Later this year a new camera and videoconferencing set-up in the ASLC’s Rescue and Rehabilitation area will give students an even better chance to learn close-up how the ASLC rehabilitates stranded marine mammals rescued from Alaska’s far-flung coasts. The program has drawn interest from around the world.  Last year, soon after three stranded walrus pups arrived at the ASLC, a school in Australia asked if they could see them. Walruses were as strange to her students as unicorns, one teacher said, and they were all eager to see them live, not just in films and photographs. One 14-year-old Australian girl having trouble staying in school got so excited by the ensuing videoconference she went to her school principal and asked how she could learn to take care of animals. Now she’s back in school and trying to figure out how she can get up to Alaska to volunteer at the ASLC.

Another major pay-off from the new videoconferencing system in the Rescue and Rehabilitation area came last summer when faster broadband service reached Barrow, a town of about 5,000 people on Alaska’s North Slope. Morrow calls that communication breakthrough to a large town (by Alaska standards) “profoundly important” in opening up new learning opportunities for local students. In recent months they have used SchoolAccess services to get to know and ask questions about the three stranded walrus pups, who continue to be a big hit with students.

The ASLC’s videoconferencing program growth has been nothing short of phenomenal. A year after its 2005 launch, says Morrow, they had to hire a dedicated staff person to run it. They now facilitate somewhere between 250 and 300 videoconferences per year and fully expect that number to continue to grow.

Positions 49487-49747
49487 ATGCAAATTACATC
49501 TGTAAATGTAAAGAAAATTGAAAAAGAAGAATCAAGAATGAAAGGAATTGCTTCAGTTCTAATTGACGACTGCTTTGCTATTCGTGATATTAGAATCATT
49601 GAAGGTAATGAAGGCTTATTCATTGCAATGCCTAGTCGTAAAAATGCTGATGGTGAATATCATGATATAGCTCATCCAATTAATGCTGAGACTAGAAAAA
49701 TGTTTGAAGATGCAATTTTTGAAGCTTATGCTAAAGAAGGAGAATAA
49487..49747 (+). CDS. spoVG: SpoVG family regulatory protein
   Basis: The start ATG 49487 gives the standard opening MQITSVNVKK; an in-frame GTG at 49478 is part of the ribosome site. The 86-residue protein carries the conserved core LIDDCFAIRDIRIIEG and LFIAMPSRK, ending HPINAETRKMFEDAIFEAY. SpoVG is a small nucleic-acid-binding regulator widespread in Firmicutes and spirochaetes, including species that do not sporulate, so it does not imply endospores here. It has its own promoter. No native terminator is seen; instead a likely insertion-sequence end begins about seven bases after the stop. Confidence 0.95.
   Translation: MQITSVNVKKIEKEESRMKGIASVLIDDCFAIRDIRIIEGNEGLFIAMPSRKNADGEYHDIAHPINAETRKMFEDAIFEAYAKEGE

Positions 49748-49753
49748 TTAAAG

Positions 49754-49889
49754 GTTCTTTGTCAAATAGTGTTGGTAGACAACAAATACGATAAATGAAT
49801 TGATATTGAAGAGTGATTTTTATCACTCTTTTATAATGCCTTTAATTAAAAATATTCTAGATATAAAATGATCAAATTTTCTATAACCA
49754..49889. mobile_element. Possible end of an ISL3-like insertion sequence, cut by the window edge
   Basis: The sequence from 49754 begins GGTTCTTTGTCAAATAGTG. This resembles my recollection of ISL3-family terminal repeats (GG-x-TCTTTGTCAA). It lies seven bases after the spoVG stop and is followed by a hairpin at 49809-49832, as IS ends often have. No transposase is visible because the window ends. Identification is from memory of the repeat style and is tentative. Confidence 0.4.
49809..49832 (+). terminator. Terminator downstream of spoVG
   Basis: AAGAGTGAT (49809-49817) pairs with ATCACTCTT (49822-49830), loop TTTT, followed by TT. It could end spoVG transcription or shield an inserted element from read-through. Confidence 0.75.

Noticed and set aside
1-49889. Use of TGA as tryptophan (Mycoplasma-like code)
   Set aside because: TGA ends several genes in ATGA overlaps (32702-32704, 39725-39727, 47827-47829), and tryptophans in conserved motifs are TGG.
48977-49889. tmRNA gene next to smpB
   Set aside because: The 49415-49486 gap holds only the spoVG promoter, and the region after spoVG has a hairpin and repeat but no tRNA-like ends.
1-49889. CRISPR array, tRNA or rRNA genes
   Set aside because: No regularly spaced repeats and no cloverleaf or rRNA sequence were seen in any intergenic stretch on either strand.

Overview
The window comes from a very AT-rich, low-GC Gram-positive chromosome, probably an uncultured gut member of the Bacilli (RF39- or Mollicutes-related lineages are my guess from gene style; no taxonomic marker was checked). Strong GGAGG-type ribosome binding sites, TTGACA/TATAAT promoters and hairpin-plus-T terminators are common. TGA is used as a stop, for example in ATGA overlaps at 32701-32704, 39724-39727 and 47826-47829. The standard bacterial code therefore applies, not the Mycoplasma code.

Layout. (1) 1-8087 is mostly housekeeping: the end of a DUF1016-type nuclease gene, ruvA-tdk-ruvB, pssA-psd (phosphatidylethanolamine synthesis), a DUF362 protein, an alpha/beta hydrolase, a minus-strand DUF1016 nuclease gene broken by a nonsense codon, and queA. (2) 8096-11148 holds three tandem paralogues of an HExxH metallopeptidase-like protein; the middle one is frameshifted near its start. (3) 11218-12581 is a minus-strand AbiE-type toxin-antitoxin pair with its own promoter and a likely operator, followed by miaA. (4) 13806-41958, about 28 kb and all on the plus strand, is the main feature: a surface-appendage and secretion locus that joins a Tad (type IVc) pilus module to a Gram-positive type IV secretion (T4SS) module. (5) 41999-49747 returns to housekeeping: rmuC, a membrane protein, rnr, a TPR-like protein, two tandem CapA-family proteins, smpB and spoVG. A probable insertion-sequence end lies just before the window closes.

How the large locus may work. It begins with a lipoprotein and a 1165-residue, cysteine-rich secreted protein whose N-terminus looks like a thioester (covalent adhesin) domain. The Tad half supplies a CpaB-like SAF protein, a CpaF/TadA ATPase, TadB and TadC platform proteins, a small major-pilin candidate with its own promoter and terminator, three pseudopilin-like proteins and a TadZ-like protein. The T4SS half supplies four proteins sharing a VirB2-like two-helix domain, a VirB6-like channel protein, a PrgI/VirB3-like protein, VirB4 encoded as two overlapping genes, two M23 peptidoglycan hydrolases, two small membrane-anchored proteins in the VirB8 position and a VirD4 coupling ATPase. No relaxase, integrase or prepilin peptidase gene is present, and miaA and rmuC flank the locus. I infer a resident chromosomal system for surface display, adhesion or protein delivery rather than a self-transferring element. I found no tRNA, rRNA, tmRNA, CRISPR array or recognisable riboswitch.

The benefits of the program are many, starting of course with kids in Alaska and as far away as Mexico and Australia getting to know and appreciate Alaska and its unique marine wildlife and ecosystems. It has spawned a related program taught jointly by the ASLC and SchoolAccess that gives teachers in Alaska’s rural schools a chance to learn about videoconferencing and how to maximize its potential as an education tool. “Some teachers get in the habit of using videoconferencing as a one-way ‘talking head’ technology to deliver lectures,” says Morrow, “so any time we can encourage them to make their calls more interactive, involve students more with talking with us and asking questions, it’s a huge win for everyone.”

The ultimate goal, says Morrow, is to get Alaska students interacting more with students in the Lower 48 and elsewhere, in the process assuming some responsibility for care and feeding of the electronic creature that already has done so much to help introduce and explain Alaska’s marvelous marine environment to the outside world.

  • "Our goals are never about the technology, but about instruction using technology in a variety of ways. GCI has been flexible and responsive enough to support our instructional integration as we have grown and changed as an organization."

    - John Concilus, Director of Educational Technology, Bering Strait School District